BTR: How has surf retail changed since your days at Ventura Surf Shop?
MB: I was working at VSS from 1995-99. Retail is everchanging but over the last 7 years that evolution has been accelerated. Amazon and DTC have completely changed retail and consumers shop differently now. The consumer is more educated with quick access to information. When a customer walks into a retail store they expect more from a retail shopping experience. The shop really needs to give the customer a reason to want to want to shop there. The days of just throwing product up on a wall and expecting it to move are coming to an end.
Good customer service is a very important component in retail. This was true when I was in retail and is even more relevant today. For the general public walking into a surf shop can be somewhat intimidating. If they walk into a shop and are ignored, they’re going to be less likely to ask questions or feel welcome. On the other hand, if they walk in and are greeting by staff and the staff is educated and willing to help that person, that person is going to feel welcome and comfortable shopping there. The difference between when I was in retail and today is that if people didn’t feel welcome then, they would give their business to the shop down the street. Now, most people will walk out and go direct online or to Amazon. Good customer service leads to customer loyalty. If you have a loyal customer, they will continue to shop with you. Give them a reason to come into the shop even if they know they can get in on online for the same price.
- Provide the best possible customer service.
- Give the customer an experience that they can’t get online.
- Create customer loyalty and community.
BTR: As a surf accessories brand, your sales come mainly from Surf Shops. How is Pro-lite evolving to support surf shops?
MB: We’re not in department or big box sports stores so core shops are our life blood. We’ve always tried to support shops that support us. Inventory availability has been tough across the board for all accessory companies over the last 2 years. As this became more of an ongoing issue we took a look at the shops that have been supporting and relying on us for years and we made a conscious decision to allocate inventory to those accounts first. The most beneficial thing that we can do as a supplier for our retail partners is to make sure that we have inventory in stock on consistent basis.
Around a year and a half ago we also made a decision to limit the number of authorized dealers selling Pro-Lite product on 3rdparty ecommerce sites such as Amazon. The accounts that are authorized to sell through Amazon must abide by a very strict MAP policy which we police heavily.
BTR: What is the main differentiating factor between Pro-lite and your competitors?
MB: Pro-Lite consists of 4 guys in a warehouse in Ventura. We’re a small company and this has everyone here wearing many hats, which can be challenging at times but what it also does is give everyone here a chance to really touch most aspects of the business and understand what it takes to make this thing successful.
We’re still independently owned and self-financed so we don’t have to answer to a large board of director’s or a bank. Because of this we can be a bit more nimble than some of our competitor’s. If we see something that needs to be changed whether it be product, marketing, production or operations we can pivot quickly without having to go through a bunch of channels to do so. A couple of our main competitors have been bought and sold a couple of times over in the last 6 years and are now part of a portfolio of brands at larger Investment firms. This makes it much more difficult to change quickly when the market shifts.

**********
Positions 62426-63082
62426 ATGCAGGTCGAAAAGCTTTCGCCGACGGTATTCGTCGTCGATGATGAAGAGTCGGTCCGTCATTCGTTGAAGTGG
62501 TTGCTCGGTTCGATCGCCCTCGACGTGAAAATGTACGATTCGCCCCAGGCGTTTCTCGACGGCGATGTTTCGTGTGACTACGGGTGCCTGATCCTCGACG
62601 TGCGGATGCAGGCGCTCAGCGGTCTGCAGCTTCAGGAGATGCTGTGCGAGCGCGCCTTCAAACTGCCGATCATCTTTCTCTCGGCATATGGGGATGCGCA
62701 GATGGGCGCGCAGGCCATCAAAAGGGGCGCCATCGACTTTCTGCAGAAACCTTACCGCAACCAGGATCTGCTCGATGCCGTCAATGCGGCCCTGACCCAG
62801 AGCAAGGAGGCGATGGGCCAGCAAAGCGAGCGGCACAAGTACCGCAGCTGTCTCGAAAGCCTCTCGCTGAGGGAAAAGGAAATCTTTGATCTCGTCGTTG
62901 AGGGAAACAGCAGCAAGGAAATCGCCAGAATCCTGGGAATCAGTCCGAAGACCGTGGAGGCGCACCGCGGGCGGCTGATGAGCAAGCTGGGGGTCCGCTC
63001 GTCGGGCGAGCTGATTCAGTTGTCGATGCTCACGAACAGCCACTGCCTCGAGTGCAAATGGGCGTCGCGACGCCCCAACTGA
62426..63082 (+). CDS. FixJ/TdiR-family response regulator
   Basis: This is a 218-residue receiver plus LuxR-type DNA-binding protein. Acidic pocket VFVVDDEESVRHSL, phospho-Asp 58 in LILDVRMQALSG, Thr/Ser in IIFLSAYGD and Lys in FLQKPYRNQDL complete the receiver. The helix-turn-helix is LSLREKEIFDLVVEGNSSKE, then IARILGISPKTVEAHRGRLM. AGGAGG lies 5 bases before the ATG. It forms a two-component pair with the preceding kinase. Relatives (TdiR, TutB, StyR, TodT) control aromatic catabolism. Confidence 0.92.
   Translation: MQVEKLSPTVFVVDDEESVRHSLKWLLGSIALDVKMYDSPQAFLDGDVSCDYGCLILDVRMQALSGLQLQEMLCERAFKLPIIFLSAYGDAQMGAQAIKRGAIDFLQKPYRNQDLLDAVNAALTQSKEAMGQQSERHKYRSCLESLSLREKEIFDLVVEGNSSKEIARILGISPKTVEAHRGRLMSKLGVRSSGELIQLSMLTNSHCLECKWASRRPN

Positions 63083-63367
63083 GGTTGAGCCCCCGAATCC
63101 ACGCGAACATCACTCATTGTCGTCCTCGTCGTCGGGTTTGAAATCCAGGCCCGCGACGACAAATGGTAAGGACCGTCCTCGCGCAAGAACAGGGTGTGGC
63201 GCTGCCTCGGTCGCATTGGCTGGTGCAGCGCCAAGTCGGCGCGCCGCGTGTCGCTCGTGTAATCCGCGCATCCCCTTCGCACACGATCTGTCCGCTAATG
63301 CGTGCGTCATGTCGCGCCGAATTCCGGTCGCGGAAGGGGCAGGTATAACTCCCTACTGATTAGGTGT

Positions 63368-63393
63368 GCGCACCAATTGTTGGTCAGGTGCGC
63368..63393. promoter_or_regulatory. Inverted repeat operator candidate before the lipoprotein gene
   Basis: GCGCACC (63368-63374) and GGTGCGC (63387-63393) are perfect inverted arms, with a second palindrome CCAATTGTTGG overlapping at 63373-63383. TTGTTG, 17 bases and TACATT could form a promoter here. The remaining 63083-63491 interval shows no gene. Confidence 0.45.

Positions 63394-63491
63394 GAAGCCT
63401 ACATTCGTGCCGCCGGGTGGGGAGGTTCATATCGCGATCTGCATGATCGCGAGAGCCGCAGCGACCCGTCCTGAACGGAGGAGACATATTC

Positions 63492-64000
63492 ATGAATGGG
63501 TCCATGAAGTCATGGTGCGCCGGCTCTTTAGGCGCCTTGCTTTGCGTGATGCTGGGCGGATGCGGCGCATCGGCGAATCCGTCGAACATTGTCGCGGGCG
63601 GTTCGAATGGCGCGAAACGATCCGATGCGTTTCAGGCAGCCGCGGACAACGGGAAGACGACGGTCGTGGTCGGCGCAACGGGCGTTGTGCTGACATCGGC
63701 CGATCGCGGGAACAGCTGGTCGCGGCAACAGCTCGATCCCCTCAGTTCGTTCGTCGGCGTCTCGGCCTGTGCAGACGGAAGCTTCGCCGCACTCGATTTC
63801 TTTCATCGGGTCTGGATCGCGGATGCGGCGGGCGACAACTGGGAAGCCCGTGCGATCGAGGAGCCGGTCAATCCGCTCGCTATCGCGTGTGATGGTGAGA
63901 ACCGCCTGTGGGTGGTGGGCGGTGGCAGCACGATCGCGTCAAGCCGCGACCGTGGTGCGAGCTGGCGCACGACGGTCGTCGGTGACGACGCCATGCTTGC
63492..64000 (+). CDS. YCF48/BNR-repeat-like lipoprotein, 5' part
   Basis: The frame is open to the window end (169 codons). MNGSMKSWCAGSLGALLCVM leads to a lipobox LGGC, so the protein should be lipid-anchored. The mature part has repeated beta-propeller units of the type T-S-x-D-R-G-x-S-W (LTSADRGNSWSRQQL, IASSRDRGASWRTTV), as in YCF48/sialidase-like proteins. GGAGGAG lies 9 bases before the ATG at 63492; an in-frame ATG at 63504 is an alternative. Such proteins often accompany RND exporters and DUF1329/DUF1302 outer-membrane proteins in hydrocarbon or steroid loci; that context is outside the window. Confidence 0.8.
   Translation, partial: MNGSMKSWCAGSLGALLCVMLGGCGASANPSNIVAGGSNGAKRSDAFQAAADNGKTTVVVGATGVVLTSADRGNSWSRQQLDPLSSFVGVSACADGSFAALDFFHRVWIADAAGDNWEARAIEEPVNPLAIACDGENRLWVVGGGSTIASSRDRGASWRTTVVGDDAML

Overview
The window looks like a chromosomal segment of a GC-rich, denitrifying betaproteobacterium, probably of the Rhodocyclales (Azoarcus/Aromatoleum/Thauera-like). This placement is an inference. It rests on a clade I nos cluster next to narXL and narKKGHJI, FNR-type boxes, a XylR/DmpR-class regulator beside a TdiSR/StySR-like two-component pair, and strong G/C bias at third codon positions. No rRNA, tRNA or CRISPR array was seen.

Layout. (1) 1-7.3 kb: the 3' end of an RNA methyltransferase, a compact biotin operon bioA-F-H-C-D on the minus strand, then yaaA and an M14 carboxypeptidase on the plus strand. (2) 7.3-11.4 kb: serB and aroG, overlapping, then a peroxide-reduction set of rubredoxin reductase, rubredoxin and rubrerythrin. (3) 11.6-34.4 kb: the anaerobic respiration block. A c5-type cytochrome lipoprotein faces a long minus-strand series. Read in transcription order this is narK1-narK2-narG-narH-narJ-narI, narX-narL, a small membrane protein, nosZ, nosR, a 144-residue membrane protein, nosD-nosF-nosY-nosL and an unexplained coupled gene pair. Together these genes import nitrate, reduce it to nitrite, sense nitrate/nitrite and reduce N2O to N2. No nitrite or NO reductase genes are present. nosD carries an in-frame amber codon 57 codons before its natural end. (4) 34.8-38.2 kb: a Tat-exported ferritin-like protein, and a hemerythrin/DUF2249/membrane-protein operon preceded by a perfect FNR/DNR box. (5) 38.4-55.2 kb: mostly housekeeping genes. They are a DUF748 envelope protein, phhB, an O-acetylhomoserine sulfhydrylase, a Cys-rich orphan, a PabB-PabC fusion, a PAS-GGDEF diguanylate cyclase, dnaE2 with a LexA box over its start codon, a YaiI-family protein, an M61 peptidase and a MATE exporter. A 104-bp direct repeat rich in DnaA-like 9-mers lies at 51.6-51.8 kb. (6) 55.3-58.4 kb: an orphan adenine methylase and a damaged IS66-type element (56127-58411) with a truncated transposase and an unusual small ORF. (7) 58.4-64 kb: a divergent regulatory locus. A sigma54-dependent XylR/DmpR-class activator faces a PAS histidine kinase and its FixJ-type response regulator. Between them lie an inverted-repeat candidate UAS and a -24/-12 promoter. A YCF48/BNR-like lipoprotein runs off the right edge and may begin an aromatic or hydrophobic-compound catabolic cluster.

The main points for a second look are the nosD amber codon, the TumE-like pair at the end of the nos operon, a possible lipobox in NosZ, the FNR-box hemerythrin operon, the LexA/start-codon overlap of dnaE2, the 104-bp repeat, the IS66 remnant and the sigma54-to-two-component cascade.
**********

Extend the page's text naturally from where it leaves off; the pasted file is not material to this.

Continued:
We’re proud to say that we’ve been holding our own in the US against other accessory brands that have way more money and resources than we have access to.
BTR: Micah, you have been the creative mind behind Pro-lite’s innovative products. What product are you the most proud of and how did you come up with the concept?
The Smuggler bag for sure. As surfers we’ve been battling with the airlines on baggage fees for years. Up until recently most domestic airlines were charging on a per board basis. The Smuggler was the answer to that and kind of a f***k you to the airlines. The Smuggler basically allows you to take 3 boards while only showing 2 when they check your bag. It was a concept that I’d been working on for a number of years but had been struggling to find the right solution to the problem. A false bottom was the original concept but aesthetically it just didn’t work and was just a bit too obvious. So, after many samples and tweaks, the dual entry which only showed 2 boards on either point was the solution that worked. We were nominated for a SIMA award for this bag a couple of times and it’s definitely our best-selling travel bag,
BTR: Anything new we should look forward to in 2020?
MB: We have a new variation of Micro-Dot (our traction formula) which we’re pretty excited about. A couple of our team guys have been testing it and the feedback has been great plus the new look is super clean. The first pad in the new Micro-Dot is a collab pad that we’re doing with Eithan Osborne and Stab. This pad should be coming out in the next few months with more pads in the new Micro-Dot launching in Spring.
Finding ways to make products that are more environmentally friendly or have less of an impact on the environment is very important. A few years back we started using some recycled materials on of our day bags, the material’s made of mostly recycled plastic bottles which is pretty cool. This is something that we’re looking to use throughout more of line over the next couple of years.
We’re always working on new product or ways to make products better; some new materials and tech are in the works but like anything new we’re working on we go through a meticulous testing process before we launch.